“The music,” he says, without hesitation. “The bottom line for me is the music. Up and down throughout the entire show. I’ve always just enjoyed every song in this production. That’s the reason I auditioned.”

photo by: Shawn Valverde/Journal-World

Knute Pittenger plays Tevye during a rehearsal of “Fiddler on the Roof” at Theatre Lawrence on Tuesday, June 4, 2024.

And that’s the reason he was chosen for the part, Doveton says.

“Knute has an incredible voice,” she says, and he “projects a natural warmth” like the character Tevye, whose reverence for tradition continually bumps up against his huge and compassionate heart.

Pittenger has played Tevye before. In fact, it’s the first show he ever did, way back in high school — he’d rather not say how way back — and “I was kind of hooked from that point on.”

photo by: Theatre Lawrence

A rehearsal of the famous bottle dance from Theatre Lawrence’s production of “Fiddler on the Roof.”

When the huge cast of “Fiddler” — around 40 actors — takes the stage this weekend, the audience can expect all the traditional elements that made “Fiddler” so famous: the original score, including the wedding staple “Sunrise, Sunset,” the color palette inspired by the Modernist paintings of Marc Chagall, and the “bottle dance,” which involves actors balancing bottles on their heads while dancing.

“They are not attached,” Doveton says, which induces a kind of thrilling anxiety in the audience. “No matter how many times you see that dance, you still kind of hold your breath to see if the bottles are going to fall.”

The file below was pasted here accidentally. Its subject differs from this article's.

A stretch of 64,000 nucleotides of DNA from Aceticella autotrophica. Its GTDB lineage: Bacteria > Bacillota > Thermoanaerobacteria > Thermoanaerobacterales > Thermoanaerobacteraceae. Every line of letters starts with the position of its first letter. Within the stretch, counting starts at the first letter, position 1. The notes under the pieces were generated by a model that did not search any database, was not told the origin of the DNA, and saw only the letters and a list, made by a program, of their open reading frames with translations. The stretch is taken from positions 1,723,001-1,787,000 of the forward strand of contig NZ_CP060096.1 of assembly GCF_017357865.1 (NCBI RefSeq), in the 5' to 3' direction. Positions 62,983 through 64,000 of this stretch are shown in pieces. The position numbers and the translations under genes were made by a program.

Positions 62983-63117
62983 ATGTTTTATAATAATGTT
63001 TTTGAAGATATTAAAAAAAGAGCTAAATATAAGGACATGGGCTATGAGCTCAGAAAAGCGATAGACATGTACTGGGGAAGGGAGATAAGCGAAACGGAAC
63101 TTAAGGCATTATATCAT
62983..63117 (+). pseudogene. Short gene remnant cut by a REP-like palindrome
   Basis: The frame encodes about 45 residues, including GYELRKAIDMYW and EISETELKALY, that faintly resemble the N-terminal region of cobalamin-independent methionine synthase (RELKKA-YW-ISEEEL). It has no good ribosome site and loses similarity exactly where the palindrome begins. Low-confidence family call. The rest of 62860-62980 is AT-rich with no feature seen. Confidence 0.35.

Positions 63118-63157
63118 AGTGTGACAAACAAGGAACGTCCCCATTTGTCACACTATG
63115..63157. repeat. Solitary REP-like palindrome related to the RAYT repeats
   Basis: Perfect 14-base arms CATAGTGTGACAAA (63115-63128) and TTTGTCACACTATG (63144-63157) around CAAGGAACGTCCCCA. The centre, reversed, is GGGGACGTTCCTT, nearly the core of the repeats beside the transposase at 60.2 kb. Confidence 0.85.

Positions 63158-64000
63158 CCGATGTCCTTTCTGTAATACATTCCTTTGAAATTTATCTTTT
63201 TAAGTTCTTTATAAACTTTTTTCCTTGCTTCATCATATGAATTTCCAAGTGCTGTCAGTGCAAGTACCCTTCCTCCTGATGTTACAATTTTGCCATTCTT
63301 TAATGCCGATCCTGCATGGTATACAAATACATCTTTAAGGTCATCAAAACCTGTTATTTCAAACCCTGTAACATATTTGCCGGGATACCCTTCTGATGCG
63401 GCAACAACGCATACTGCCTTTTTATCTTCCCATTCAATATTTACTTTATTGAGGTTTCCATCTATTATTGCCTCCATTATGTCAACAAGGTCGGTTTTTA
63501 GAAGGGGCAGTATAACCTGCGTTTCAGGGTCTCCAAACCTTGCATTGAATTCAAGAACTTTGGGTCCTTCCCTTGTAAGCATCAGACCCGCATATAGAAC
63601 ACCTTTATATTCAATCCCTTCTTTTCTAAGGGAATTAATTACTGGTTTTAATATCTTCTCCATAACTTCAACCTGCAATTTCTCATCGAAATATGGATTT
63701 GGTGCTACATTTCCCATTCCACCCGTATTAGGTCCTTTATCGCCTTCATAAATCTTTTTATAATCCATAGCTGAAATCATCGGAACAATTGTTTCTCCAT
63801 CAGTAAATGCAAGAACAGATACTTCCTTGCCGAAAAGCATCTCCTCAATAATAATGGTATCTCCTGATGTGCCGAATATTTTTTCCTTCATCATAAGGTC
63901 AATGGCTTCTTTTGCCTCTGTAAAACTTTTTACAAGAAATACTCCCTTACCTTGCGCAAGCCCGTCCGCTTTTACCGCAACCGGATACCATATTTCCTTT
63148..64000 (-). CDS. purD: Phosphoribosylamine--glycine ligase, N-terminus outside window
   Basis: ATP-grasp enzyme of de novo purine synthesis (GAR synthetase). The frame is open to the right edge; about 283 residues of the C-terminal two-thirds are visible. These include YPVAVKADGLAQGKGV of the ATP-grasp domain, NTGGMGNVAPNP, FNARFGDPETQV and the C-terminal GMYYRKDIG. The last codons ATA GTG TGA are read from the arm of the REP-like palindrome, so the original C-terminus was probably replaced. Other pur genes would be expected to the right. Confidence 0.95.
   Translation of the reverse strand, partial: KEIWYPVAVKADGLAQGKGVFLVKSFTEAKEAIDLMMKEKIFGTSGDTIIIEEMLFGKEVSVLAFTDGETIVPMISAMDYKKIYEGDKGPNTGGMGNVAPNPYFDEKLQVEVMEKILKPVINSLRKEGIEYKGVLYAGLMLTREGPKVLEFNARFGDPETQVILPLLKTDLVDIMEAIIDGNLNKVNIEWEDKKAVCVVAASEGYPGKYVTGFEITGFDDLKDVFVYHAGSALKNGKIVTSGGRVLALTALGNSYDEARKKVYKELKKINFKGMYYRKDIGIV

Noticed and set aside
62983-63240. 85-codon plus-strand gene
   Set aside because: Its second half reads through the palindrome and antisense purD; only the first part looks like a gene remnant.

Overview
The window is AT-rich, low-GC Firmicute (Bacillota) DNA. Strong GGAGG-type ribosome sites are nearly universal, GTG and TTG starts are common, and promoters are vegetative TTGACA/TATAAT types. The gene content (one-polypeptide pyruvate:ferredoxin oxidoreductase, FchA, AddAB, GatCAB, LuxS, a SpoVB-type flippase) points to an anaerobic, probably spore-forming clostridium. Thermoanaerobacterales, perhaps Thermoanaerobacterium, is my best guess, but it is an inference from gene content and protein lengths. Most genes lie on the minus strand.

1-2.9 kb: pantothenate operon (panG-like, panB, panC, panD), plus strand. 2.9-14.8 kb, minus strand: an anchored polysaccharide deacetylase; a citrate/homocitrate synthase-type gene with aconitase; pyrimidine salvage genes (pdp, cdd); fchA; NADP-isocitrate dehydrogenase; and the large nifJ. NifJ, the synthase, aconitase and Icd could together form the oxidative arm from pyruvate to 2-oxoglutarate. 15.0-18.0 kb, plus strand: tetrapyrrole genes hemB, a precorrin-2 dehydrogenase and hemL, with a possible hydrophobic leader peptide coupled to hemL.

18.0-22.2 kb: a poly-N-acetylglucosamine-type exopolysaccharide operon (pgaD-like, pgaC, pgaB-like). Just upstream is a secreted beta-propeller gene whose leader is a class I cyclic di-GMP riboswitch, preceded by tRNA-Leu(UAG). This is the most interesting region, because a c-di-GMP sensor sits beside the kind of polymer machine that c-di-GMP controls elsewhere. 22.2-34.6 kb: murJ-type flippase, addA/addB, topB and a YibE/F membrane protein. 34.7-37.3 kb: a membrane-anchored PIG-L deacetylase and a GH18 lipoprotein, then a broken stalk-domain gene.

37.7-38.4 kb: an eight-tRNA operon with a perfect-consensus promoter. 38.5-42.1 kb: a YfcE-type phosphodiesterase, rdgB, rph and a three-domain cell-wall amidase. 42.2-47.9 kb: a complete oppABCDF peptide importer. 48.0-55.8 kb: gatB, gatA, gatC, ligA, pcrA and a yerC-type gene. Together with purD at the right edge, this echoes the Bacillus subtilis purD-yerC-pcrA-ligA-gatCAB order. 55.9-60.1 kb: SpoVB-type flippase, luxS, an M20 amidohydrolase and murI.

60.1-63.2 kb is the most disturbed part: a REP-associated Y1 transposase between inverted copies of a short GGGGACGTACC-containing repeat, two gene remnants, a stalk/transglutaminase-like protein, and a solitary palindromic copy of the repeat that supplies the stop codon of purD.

In the spirit of embracing change, the Theatre Lawrence production is also incorporating a few new elements into the musical, one of which involves a 3-D printer and “giant puppets,” the brainchild of technical director James Diemer, who was looking for a fresh spin on the nightmare that Tevye pretends to have to change his wife’s mind about their young daughter’s betrothal to the old butcher.

“Each (puppet) head is about 2 feet tall and about 17 inches wide, and they’re going to be these huge rod puppets, so they’ll be probably about 12 feet up in the air” and looming over the nightmare ghosts, Doveton says.

“It’s going to be such fun,” she says. “That scene is going to be so good. So good.”

“Fiddler on the Roof,” which wraps up the current season, opens Friday at 4660 Bauer Farm Drive and will have multiple performances through June 23. For information about tickets, call 785-843-SHOW (7469) or go online at theatrelawrence.com.

Theatre Lawrence’s next season will open in September with the musical comedy “Young Frankenstein.”

photo by: Shawn Valverde/Journal-World

The cast rehearses a scene from “Fiddler on the Roof” at Theatre Lawrence on Tuesday, June 4, 2024.

photo by: Shawn Valverde/Journal-World

The full cast rehearses a scene from “Fiddler on the Roof” at Theatre Lawrence on Tuesday, June 4, 2024.

photo by: Shawn Valverde/Journal-World

Ric Averill plays the fiddler in Theatre Lawrence’s production of “Fiddler on the Roof” at Theatre Lawrence on Tuesday, June 4, 2024.

photo by: Shawn Valverde/Journal-World

Actors rehearse a scene from “Fiddler on the Roof” at Theatre Lawrence on Tuesday, June 4, 2024.